Looking through the other end of the spyglass.
Recently I’ve had an odd fascination with modern history, namely the period between World War I and 1950 (when my dad was born). This fascination had motivated me to watch ‘World War II in HD Colour’, documentaries about the Royal Household, and more recently I’ve finished reading the Trilogy ‘Berlin Noir- Bernie Gunther’, by Phillip Kerr.
I think it’s long enough since the end of the Second World War, that we can now show a passing interest in 1930s-1940s Germany without being labelled as a Nazi sympathiser. And it’s uncommon to find a fictional novel set in pre-WWII Germany, especially where the protagonist is an Aryan German.
Phillip Kerr’s Berlin Noir trilogy starts off with ‘March Violets’ set in 1936 Berlin, where ex-police now Private detective Bernie Gunter is making a living from seeking out information on missing persons- as more and more German Jews are going missing as the Nazi party gains more of a foothold. That is before Bernie is lured into a potentially lucrative case, to locate missing jewels belonging to a wealthy German industrialist- in the process uncovering more than he bargained for.
In book 2 of the series (The Pail Criminal), Bernie has been brought back into the Berlin Police force to solve a string of killings of young Aryan girls. Convinced that he’s the only one who could solve these murders, due to his pass successes with catching a similar serial killer, Bernie uncovers a plot which is way above his pay-grade. Set in the backdrop of 1938 Berlin, in the subsequent years much has changed Germany is on the brink of all-out war, and the open persecution of Jews is rampant.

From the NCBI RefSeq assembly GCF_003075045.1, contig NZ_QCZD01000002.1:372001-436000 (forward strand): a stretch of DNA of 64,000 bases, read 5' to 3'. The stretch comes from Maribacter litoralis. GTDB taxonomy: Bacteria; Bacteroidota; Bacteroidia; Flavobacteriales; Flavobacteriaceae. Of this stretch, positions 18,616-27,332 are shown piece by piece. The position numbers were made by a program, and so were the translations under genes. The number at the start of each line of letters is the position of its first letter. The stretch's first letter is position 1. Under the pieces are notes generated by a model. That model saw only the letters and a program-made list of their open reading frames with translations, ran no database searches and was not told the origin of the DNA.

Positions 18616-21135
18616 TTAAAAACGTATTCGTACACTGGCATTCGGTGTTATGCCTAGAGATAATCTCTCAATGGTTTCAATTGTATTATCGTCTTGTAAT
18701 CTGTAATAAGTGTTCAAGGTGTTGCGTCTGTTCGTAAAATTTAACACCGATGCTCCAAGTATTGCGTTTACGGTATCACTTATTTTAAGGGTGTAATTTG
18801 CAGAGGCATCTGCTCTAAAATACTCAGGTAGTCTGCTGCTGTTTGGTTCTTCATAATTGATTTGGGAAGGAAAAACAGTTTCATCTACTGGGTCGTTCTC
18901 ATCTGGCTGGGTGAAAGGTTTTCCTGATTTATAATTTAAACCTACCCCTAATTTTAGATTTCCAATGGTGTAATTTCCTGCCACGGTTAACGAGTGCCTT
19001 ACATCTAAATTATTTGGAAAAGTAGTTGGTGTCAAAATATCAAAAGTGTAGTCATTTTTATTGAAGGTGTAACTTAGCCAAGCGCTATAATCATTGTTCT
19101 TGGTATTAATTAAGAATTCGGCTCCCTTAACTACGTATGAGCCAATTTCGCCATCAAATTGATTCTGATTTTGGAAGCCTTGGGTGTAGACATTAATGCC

In the final book in the Berlin Noir trilogy (A German Requiem- 1947-48), the war has already been fought and loss, and Berlin and much of Germany/Austria has been left in ruins. And those who have survived the war, are now left to fend for themselves in a near post-apocalypse landscape where people are reduced to their most primal needs. Meanwhile streetwise Bernie Gunther is still a Private detective and is soon hired to investigate the framing of a former acquaintance, who is awaiting execution in Vienna. Who is good? Who is telling lies? Who can Bernie trust?
I guess the ultimate reason why I found these novels so fascinating, was because I had rarely heard of life in Germany leading up to the war or had spent much time reading up about life in post-war Germany/Austria. It was fascinating to hear of the glamour of pre-war Berlin, and then having that contrasted with the desolation in post-war Berlin, where there were French, and American, British, and Russian controlled sectors. Weird!
And what made Phillip Kerr’s book so engrossing, was his ability to bring to life his characters and settings by describing everything in such detail, transporting me to 1930s-1940s Berlin. And although most detective novels are slow to develop, however Kerr had me tearing through the books, smashing through the 3 books in less than 2 weeks!
If you want to read something a bit different from your ordinary Detective mysteries, check out Phillip Kerr’s Berlin Noir trilogy, it’s not for everyone but it still might interest you.